Author | Bitrace
Recently, the anti-fraud propaganda film “All In” has become popular. The plot of the film involves overseas fraud gangs using the image of beautiful women to deceive victims into participating in cryptocurrency Ponzi schemes and defrauding their money. The film’s exposure of the gray market in Southeast Asia has resonated with countless viewers.
Art originates from life. As a new type of value carrier and transmission tool, cryptocurrencies have been widely adopted by criminal groups in Southeast Asia. Cryptocurrencies are involved in activities such as online gambling, fraud, and money laundering. The anonymity, decentralization, and borderlessness of cryptocurrencies make these illegal activities more covert and the circulation of illicit funds more swift, posing challenges to law enforcement agencies.
Fortunately, blockchain ledger data is publicly transparent. With the help of extensive address labels and open-source intelligence, Bitrace’s cryptocurrency analysts will be able to trace the funds involved in illegal cryptocurrency activities through on-chain analysis. This article aims to illustrate the following points through data:
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Tether (referred to as USDT) is widely used in illegal activities and gambling in Southeast Asia. Among the addresses monitored by Bitrace, the scale of USDT in 2022 has exceeded 115 billion USDT;
The return of USDT spreads the risk to more addresses and platforms, making them passively become transaction counterparties of illegal platforms. In 2022, more than 14.6 billion USDT flowed into trading platform accounts;
USDT flows out of illegal platforms in Southeast Asia, and major trading platforms passively bear the majority share. However, Southeast Asian gray and black market platform operators and gamblers, mainly from China, show a preference for a small number of exchanges.
Image | “All In”
Example of Cryptocurrency Ponzi Scheme
Telecom fraud is the most well-known type of illegal industry in Southeast Asia. As fraud gangs expand their business in the field of new technologies, cryptocurrency Ponzi schemes have become increasingly common in recent years. These scams are often combined with investment fraud. Fraud gangs search for victims on the Internet, create attractive personas, develop romantic relationships with the victims, and then induce them to participate in cryptocurrency investments. After victims invest a large amount of money, they often experience “losses,” are asked to pay “taxes and fees,” or are unable to withdraw their principal.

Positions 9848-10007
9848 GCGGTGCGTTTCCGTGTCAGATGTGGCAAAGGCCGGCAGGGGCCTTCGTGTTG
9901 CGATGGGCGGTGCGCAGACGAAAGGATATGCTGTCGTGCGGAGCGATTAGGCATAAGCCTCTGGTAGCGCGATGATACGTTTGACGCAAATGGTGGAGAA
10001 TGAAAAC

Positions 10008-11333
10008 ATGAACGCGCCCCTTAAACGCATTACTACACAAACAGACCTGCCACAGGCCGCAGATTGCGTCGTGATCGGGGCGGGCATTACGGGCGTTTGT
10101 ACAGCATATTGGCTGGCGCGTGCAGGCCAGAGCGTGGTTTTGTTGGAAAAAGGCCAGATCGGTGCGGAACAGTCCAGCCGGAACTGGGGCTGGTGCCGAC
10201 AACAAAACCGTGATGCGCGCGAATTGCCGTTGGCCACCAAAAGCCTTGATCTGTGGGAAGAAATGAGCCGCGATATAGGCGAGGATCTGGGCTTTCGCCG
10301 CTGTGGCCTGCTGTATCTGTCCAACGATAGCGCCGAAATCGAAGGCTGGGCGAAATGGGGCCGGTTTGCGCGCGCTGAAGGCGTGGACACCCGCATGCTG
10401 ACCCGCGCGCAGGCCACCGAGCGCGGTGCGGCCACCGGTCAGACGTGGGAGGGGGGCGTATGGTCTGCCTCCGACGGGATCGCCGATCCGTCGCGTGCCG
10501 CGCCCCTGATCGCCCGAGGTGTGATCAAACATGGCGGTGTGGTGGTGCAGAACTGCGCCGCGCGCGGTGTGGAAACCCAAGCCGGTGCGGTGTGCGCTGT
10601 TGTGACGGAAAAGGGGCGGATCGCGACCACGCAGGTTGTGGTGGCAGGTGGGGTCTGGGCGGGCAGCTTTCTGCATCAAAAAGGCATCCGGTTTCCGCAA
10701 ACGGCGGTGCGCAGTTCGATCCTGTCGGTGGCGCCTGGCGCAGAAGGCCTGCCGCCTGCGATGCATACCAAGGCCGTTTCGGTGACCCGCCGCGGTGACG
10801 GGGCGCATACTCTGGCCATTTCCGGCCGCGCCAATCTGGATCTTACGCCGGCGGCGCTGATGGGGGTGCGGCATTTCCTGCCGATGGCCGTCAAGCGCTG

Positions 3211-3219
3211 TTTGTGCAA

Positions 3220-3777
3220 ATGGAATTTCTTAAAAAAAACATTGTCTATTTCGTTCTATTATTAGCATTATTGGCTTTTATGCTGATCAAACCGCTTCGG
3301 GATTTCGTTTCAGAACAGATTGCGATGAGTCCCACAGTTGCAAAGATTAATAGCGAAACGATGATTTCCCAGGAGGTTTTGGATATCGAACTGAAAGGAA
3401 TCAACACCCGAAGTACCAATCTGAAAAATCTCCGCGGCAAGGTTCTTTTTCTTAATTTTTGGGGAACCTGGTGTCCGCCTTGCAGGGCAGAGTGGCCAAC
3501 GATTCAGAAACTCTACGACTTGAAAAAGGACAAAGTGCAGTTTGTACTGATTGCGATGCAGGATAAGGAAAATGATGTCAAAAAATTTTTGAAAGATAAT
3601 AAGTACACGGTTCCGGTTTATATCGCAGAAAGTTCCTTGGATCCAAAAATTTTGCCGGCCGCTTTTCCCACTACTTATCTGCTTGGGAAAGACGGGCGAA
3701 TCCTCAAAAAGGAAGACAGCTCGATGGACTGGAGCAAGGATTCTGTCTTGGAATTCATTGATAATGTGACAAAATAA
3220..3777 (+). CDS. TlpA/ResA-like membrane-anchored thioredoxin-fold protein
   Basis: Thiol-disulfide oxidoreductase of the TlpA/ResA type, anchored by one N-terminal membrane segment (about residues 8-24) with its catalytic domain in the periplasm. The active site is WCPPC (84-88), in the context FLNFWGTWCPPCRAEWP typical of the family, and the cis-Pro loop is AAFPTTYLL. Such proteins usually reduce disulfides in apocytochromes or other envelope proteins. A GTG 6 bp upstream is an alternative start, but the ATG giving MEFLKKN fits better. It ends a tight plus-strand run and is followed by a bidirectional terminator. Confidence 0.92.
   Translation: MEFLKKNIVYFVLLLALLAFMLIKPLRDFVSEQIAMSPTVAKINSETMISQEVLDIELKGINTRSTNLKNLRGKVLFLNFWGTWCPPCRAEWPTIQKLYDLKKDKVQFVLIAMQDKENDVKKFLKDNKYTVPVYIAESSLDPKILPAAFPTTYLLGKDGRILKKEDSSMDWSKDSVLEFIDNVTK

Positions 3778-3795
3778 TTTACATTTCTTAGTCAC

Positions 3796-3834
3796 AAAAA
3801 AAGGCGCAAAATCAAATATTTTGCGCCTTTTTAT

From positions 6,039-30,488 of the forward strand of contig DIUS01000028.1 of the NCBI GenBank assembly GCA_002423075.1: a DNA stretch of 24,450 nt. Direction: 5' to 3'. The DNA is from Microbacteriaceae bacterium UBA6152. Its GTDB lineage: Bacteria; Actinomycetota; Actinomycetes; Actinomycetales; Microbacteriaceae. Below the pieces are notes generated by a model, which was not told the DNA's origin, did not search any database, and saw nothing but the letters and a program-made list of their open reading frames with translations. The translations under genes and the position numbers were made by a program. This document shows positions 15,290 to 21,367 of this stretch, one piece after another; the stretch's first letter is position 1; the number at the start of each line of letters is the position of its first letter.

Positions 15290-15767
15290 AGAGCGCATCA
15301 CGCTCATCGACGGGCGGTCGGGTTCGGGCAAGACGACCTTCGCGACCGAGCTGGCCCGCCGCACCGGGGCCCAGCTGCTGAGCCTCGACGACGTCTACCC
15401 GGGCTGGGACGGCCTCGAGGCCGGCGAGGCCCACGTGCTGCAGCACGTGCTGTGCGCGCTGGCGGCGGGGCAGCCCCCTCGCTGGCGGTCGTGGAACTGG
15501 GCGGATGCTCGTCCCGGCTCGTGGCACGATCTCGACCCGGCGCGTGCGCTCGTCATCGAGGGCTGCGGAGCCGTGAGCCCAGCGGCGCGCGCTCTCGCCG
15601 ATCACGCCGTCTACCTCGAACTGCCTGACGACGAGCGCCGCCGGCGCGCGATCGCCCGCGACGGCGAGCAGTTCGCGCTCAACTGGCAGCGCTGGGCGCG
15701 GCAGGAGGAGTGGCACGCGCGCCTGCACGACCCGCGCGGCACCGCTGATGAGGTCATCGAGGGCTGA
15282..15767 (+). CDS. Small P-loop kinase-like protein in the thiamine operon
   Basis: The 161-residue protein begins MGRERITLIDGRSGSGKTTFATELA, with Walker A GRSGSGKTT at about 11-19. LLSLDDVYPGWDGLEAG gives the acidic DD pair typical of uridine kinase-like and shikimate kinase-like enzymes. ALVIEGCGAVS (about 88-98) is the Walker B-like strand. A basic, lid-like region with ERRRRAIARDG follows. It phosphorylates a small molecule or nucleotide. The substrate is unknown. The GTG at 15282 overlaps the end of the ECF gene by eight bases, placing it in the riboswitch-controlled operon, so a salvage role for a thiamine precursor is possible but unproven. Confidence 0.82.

Take the scam case of a pig-killing scheme in Xiaoshan, Hangzhou in 2021 as an example. The victims were induced to participate in cryptocurrency investment on a platform called “Asia-Pacific Exchange”. After purchasing USDT on other trading platforms and transferring it to this platform, the fraudsters manipulated the backend data to rapidly increase the victims’ “profits”. They also continuously urged the victims to add funds through rhetoric. When the victims applied for withdrawals, they were required to pay taxes and fees, otherwise the withdrawals would not be allowed. In order to obtain profits, the victims blindly borrowed money and mortgaged their properties, with a total investment of 12 million RMB worth of USDT, but in the end, they lost everything.
In fact, the person who developed a romantic relationship with the victims online was fictional, the investment platform was fake, and the so-called “taxes and fees” were baseless. In the post-analysis of funds, we observed that more than one victim fell into this scam. The funds deposited were quickly transferred to a water house address in Laos after simple consolidation. There are countless cases of telecommunications fraud where the stolen money flows into Southeast Asia for money laundering through cryptocurrencies.
In 2022, the scale of illegal activities involving cryptocurrencies in Southeast Asia exceeded 115 billion USDT